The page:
I just can’t want the Germans badly.
Um, sorry, what a bad sentence I wrote, and misunderstanding! I’ll explain.
Streaming platforms have many flaws, but they also have the undeniable merit of having opened their catalog to film worlds other than the American and English ones. We have even noticed it in Italy, where Netflix is mainly financing our own products, designed first of all for local distribution but which are then also distributed in the rest of the world. And we also noticed this because, by the same logic, our catalogs are full of films and TV series that come from countries from which we usually only fish a few, selected products every year. Old People it’s just the latest example, and this is its trailer:
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The Italian Netflix catalog (I’m talking about the red N because Old People is there, but similar arguments can also be made for Prime, Disney, Sky et cetera) is populated with films produced in exotic countries such as Germany or Spain. The Netflix catalog, however, is also a place teeming with films that would once have been defined as “direct-to-video”: low-budget products that are always related to some kind of “genre”, be it horror or thriller. or horror / thriller. The blasphemous union of the two – trash films and films made in non-English-speaking countries – has given us, over the years, several interesting products (it comes to mind The Swarma French eco-horror that talks about bees), as many unspeakable ciofeche and some sensational cases and for a few days even viral (you remember The hole?).
In this composite and multiform panorama, German works almost always manage to stand out. Just think about Darkthe series that resurrected the fandom of Lost through time travel, paradoxes and mindfuck: 90% of the audience of Dark he would never have thought one day of finding himself watching a series in German with subtitles. Let’s be clear: products that come from Germany are not always valid, but take for example Blood Red Sky, a vampire movie set on an airplane. It’s mediocre and poorly written, but it has some great ideas and a slightly different approach to the figure of the bloodsucker, and therefore manages to be remembered despite being a 5.5 film.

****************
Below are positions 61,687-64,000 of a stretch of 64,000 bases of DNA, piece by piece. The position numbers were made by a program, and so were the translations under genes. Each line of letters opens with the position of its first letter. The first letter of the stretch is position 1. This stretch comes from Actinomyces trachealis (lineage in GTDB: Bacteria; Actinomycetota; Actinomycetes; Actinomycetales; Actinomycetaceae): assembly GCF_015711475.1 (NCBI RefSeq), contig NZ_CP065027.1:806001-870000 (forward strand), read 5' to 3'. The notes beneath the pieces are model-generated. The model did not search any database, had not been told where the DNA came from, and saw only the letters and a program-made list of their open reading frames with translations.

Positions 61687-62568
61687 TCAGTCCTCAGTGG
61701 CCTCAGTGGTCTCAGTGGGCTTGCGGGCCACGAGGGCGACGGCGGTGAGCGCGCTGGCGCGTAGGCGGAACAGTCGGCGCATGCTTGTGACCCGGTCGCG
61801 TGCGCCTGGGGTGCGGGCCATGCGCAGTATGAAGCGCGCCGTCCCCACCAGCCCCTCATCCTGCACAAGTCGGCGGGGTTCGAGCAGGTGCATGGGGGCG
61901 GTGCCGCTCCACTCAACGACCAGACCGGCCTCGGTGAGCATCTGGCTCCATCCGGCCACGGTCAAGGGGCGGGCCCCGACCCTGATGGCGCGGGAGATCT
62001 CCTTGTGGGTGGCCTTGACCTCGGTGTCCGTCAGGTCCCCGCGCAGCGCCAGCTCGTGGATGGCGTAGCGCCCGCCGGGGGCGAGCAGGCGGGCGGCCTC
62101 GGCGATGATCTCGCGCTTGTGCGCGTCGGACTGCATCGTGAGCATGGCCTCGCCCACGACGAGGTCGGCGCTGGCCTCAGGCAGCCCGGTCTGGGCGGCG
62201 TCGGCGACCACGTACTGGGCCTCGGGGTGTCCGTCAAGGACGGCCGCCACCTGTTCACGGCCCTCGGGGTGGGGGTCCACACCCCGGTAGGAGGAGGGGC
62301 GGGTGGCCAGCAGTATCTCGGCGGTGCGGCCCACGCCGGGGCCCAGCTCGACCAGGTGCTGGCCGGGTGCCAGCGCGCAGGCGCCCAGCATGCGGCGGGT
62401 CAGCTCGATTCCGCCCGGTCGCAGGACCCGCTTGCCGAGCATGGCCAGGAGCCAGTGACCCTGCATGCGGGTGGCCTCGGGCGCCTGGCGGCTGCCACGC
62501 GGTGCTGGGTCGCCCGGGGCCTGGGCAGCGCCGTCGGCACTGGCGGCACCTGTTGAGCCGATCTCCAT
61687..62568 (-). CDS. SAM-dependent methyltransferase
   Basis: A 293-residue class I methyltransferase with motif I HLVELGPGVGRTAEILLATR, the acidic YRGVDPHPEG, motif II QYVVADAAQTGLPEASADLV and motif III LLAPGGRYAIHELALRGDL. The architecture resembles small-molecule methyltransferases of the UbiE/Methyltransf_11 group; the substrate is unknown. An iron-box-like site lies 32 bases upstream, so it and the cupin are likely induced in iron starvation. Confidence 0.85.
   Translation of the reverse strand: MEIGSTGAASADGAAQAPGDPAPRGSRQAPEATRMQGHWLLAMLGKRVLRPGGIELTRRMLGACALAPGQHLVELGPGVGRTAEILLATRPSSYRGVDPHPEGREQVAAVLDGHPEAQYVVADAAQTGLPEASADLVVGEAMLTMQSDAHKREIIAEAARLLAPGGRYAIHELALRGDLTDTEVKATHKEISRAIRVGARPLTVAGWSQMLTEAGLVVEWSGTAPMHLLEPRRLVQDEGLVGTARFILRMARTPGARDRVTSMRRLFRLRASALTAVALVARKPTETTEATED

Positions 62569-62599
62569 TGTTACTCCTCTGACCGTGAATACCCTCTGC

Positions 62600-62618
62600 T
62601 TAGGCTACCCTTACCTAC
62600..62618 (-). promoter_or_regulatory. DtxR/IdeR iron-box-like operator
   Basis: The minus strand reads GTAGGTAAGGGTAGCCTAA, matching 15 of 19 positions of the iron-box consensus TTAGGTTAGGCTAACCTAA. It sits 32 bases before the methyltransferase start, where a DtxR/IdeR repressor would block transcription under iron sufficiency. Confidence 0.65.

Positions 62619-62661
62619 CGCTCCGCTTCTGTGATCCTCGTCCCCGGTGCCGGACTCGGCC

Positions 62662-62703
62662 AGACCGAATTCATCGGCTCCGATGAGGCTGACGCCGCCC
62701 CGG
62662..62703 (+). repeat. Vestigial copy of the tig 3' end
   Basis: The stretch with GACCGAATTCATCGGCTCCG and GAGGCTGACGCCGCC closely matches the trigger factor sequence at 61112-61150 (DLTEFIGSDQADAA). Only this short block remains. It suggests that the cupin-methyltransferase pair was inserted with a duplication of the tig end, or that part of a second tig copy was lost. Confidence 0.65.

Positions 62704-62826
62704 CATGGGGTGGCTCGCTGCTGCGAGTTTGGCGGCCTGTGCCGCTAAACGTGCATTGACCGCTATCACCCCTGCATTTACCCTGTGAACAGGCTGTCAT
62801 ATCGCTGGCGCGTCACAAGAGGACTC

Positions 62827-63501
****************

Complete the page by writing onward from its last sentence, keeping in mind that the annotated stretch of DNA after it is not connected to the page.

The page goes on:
My opening sentence therefore wanted to express all this in a few words: every now and then a German film appears on Netflix, and almost always it is a horror or an action, and every time I end up watching it, and I come out dissatisfied because critical but always titillated and intrigued by what I have just seen. If I were German genre cinema I would try to sell myself just like this: “Maybe I suck, but I never get bored!”. Old People it doesn’t get to suck, but it’s a frayed film and too busy hammering our heads with its messages and its metaphorons to remember to have, so to speak, a rhythm. Yet, yet …
The first thing you’ll want to do in the end Old People it will be to visit the grandparents who have remained there and hug them very strongly. Unfortunately I don’t have any more, so I’m here writing this piece. Old People is a film that warns the younger generations against abandoning the elderly: “don’t forget grandfather Arzillo and grandma Catalda” he says “if you don’t want them to turn into zombies!”. It is set in an anonymous village in Germany, one of those places in the middle of nowhere that are becoming depopulated as the new generations decide to move to the city to try to have a life.
Specifically, this anonymous village is characterized exclusively by the presence of a large retirement home: 90% of the population is made up of the guests of the hospice, and the few people left under the age of eighty work there. Among these is Kim, who is Lukas’s new girlfriend, who is divorced from the protagonist Ella, who is one of those who left the country to move to Berlin: Old People it is above all a family and dining room drama, and for once it is not an exaggeration – there are so many dining rooms, not least because the family home of Ella and Sister Sanna is a gigantic and gloomy mansion.